Journey through the rich delights and extraordinary risks that define French cinema.

There are no available registration dates at this time.

Note: This course will be held online using the Zoom Platform. Classes will be held over 8 Tuesdays 8-9:45 pm EST with the exception of Feb 14, 2023: (Jan 17, 24, 31, Feb 7,  21, 28 and Mar 7, 14).

French Cinema - Breathless, 1960
Breathless, 1960

Few nations have contributed more to the art of cinema and the development of film culture than France. This course will cover the history of French cinema, using key films, artists, and movements to shed light on the evolution of cinematic style. 

Join film historian and critic Imogen Sara Smith for this fascinating journey through French film history.  In addition to being a regular speaker on The Criterion Channel, and on disc commentaries for Criterion and other labels, Imogen is the author of two books on film and has published many articles and essays in leading film publications.

Participants will watch films through online streaming platforms, read key texts, and join a virtual classroom for live lectures and group discussions. No knowledge of French is required; all films will be subtitled and any readings will be in English.

This unit explores the extraordinary last six decades of French cinema. From the exhilarating rule-breaking of the French New Wave through the emergence of important women filmmakers and post-colonial voices, we’ll examine how France has remained at the forefront of an ever-evolving and diversifying art form. Along the way, we will also delve into genres like comedy and musicals.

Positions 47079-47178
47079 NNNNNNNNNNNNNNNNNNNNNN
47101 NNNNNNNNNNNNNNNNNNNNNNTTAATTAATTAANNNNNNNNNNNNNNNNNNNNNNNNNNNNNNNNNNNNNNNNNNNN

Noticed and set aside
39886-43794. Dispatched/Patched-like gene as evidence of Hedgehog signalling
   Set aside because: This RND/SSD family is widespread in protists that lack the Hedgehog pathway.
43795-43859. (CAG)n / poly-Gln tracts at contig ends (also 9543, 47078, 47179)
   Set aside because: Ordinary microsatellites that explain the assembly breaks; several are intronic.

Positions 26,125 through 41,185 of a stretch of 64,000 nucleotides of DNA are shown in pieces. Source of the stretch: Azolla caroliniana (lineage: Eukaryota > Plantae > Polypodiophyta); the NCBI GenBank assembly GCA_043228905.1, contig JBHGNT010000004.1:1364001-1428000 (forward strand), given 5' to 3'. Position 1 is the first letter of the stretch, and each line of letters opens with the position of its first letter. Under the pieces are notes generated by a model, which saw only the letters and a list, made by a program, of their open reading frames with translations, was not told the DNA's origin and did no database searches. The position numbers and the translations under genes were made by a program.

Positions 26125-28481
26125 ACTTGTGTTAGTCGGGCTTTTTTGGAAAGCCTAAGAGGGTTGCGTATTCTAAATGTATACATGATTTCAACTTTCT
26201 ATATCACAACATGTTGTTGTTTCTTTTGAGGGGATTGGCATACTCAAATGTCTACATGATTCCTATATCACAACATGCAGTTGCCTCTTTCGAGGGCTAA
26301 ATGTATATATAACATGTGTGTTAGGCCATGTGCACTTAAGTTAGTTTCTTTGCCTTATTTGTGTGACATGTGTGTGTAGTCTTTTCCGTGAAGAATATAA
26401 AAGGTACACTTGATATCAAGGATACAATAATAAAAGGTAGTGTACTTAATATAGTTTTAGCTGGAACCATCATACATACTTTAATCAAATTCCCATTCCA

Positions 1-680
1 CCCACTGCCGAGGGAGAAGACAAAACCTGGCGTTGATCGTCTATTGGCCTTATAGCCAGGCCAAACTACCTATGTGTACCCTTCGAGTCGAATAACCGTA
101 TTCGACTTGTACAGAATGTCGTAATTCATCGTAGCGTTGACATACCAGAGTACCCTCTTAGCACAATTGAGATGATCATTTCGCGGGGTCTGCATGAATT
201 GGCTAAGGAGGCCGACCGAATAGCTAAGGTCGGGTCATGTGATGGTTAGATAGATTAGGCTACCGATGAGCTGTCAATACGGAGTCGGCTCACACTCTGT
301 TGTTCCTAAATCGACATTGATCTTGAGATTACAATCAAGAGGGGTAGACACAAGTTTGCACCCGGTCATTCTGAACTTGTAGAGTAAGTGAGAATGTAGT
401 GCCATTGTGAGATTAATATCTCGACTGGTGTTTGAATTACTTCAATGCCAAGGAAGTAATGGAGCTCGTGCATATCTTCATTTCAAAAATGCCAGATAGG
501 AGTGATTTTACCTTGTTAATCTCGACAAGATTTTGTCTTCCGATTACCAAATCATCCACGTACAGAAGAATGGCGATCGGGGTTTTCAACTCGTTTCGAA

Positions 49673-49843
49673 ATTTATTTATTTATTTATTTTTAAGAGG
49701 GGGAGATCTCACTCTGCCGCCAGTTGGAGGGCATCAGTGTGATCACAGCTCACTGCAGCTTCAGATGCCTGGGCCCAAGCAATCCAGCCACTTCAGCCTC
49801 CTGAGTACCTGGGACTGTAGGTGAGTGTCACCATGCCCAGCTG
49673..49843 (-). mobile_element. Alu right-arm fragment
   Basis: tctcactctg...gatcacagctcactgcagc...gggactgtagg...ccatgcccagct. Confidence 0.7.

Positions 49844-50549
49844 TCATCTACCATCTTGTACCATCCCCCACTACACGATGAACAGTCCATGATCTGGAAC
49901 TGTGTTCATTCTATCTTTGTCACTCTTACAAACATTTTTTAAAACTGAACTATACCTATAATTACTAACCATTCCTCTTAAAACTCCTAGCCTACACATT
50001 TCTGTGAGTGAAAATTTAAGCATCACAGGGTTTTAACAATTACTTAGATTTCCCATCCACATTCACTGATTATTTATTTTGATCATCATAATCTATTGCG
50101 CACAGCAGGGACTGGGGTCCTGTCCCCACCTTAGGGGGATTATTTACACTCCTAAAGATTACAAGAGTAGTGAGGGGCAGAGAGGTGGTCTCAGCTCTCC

French Cinema - Jules and Jim, 1962
Jules and Jim, 1962

Our journey begins by examining a volatile moment that forever changed French film and the future of international cinema. Even as the 1960s found the Hollywood studio system in disarray and scrambling to reinvent itself, the French New Wave radically changed and revitalized filmmaking globally. But while the movement invented new film grammar and techniques, broke with traditional narrative forms, and shared the fresh, rebellious spirit of 1960s youth movements, it was also deeply rooted in history. The young critics-turned-directors from the journal Cahiers du Cinéma were passionate cinephiles who championed Hollywood genre films and attacked France’s established “tradition of quality” while resurrecting some overlooked French filmmakers of the past. Their promotion of the auteur theory, which declared the director the sole author of a movie, revolutionized film discourse and remains both controversial and ingrained in contemporary film culture. Directors like Jean-Luc Godard, François Truffaut, Jacques Rivette, Claude Chabrol, Alain Resnais, Eric Rohmer, and others took the ideas and methods of the New Wave in vastly different directions, inspiring generations of later artists around the world.

French Cinema - Band of Outsiders, 1964
Band of Outsiders, 1964
French Cinema - Shooting of the documentary "Grandmothers"